Richard Gilder Center for Science, Education, and Innovation at the American Museum of Natural History

New York, NY

Under Construction

American Museum of Natural History

Cultural, Educational

190,000 sf

Targeting LEED Gold


The latest addition to New York’s historic American Museum of Natural History, the Richard Gilder Center for Science, Education, and Innovation will embody the Museum’s integrated mission of science education and exhibition.

At a time of urgent need for better public understanding of science and greater access to science education, the Gilder Center will offer new ways to learn about our world and share in the excitement of scientific discovery.

The design for the Gilder Center reclaims the physical heart of the museum and completes connections between existing galleries that were originally envisioned in the museum’s campus master plan. Visitor circulation is enhanced to better accommodate the museum’s rising annual attendance, which over the past several decades has grown from approximately 3 to 5 million.

Informed by processes found in nature, the Central Exhibition Hall, which will serve as the Museum’s new Columbus Avenue entrance, will form a continuous, flowing spatial experience along an east-west axis. The design will encourage visitors to move beneath and across connective bridges and along sculpted walls with openings that reveal the Museum’s many programs.

Niche spaces tucked within this central space will house exhibition elements designed by Ralph Appelbaum Associates and exciting new learning spaces, while also revealing more of the Museum’s extensive scientific collections. The public will be able to engage with innovative tools used by scientists to gain a deeper understanding of our world and how science is conducted today.

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A site model of the proposed renovation illustrates how the building will be inserted into the existing Museum campus (shown here in the lower center)

The Gilder Center will create the Museum's first universally accessible entrance at street level.

Creating approximately thirty connections among ten different buildings, the Gilder Center will include the five-story Collections Core, housing millions of specimens and artifacts from the Museum's collection; the Insectarium, the first Museum gallery specifically dedicated to insects in more than 50 years; the Butterfly Vivarium, a year-round exhibit that doubles the space of the existing seasonal butterfly conservatory; and the Invisible Worlds Immersive Theater, showcasing cutting-edge scientific technologies.

The building's caverns, bridges, and arching walls will be formed using an industrial application of concrete that showcases its liquid properties. This technique, primarily used for infrastructure, creates a continuous interior without material seams or joints that becomes structural as it cures. The interior of this exciting space will demonstrate the structural principles subject to gravity without the traditional waste of formwork.

“We uncovered a way to vastly improve visitor circulation and museum functionality, while tapping into the desire for exploration and discovery that is so emblematic of science and also such a big part of being human. Upon entering the space, natural daylight from above and sight lines to various activities inside invite movement through the Central Exhibition Hall on a journey toward deeper understanding. The architectural design grew out of the museum’s mission.”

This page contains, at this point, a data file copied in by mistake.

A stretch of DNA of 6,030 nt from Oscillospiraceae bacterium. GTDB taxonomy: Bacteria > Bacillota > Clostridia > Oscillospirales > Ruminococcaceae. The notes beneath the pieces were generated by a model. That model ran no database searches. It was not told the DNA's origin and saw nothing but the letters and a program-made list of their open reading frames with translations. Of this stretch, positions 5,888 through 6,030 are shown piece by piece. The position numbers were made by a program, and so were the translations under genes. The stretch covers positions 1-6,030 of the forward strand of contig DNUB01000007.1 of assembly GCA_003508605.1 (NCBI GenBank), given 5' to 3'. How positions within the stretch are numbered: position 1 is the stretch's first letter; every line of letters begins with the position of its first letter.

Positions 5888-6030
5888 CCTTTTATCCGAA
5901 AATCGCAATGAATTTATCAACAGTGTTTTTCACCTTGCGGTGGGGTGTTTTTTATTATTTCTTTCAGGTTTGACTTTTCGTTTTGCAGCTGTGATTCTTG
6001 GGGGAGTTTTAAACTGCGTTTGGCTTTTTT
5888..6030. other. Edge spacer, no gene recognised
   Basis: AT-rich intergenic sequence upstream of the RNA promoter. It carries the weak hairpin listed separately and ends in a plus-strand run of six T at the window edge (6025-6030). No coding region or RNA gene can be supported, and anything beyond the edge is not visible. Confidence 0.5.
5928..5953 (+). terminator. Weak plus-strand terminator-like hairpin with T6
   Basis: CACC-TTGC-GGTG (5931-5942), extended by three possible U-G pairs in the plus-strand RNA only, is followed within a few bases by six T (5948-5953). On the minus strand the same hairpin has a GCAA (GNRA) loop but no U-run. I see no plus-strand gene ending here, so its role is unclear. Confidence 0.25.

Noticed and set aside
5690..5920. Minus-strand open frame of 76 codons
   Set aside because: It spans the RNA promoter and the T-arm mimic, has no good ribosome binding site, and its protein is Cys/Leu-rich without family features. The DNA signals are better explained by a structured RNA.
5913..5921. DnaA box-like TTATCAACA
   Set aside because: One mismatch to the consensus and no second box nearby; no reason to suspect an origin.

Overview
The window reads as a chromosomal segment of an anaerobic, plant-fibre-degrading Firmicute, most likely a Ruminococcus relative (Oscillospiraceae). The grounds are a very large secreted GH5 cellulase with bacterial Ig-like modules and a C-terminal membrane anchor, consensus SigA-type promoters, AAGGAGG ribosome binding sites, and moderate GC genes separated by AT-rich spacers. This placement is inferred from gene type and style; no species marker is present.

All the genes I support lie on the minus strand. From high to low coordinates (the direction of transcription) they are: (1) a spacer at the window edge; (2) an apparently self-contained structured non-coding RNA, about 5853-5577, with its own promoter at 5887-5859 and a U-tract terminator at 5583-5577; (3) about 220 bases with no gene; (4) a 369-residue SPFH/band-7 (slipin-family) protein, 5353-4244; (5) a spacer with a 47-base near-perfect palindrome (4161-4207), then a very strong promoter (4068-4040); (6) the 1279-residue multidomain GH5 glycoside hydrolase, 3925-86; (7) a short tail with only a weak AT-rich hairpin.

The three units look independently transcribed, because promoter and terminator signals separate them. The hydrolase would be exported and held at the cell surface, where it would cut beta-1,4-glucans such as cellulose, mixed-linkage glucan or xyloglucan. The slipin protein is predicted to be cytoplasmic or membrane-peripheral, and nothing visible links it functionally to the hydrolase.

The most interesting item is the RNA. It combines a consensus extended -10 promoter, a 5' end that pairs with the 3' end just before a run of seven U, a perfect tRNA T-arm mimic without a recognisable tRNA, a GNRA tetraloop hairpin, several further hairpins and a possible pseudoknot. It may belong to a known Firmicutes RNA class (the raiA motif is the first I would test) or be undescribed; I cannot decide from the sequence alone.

—Jeanne Gang

Consultant Team

Zubatkin Owner Representative, LLC, owner representative

Davis Brody Bond, executive architect

Ralph Appelbaum Associates, exhibition design

Arup, structural engineer, acoustical and audio visual consultants

Buro Happold, MEP/FP/façade consultant

Reed Hilderbrand, landscape architect design

Pentagram, signage design

Tamschick Media + Space with Boris Micka Associates, theater design

Atelier Ten, sustainability

Renfro Design Group, lighting

AECOM Tishman, construction manager


High Commendation, AR Future Projects Awards, MIPIM/The Architectural Review, 2020

Winner, 67th Annual Progressive Architecture Awards, Architect Magazine, 2020

Honorable Mention, The Architect's Newspaper Best of Design Awards, Unbuilt – Cultural Category, 2019

Finalist, Future Projects - Culture Category, World Architecture Festival, 2019



Richard Gilder Center for Science, Education, and Innovation Wins 2020 Progressive Architecture Award

Richard Gilder Center for Science, Education, and Innovation Wins 2020 Progressive Architecture Award

Studio Gang's Gilder Center at the American Museum of Natural History was selected as a winner in the 67th Annual Progressive Architecture Awards, recognizing how the project uses design to draw connections between individual users and the communities around it.


Architectural Record — "American Museum of Natural History in New York Breaks Ground on Jeanne Gang–Designed Building"

"With many large openings offering glimpses of the various exhibition spaces, the new building’s light-filled and airy central hall will emphasize the connectedness of scientific disciplines while sparking curiosity in visitors."

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Architect’s Newspaper — “Jeanne Gang Unveils New Interiors for the American Museum of Natural History”

Architect's Newspaper — “Jeanne Gang Unveils New Interiors for the American Museum of Natural History”

“Architect Jeanne Gang of Chicago-based Studio Gang and exhibition designer Ralph Appelbaum unveiled their latest designs for the new Richard Gilder Center for Science, Education, and Innovation.”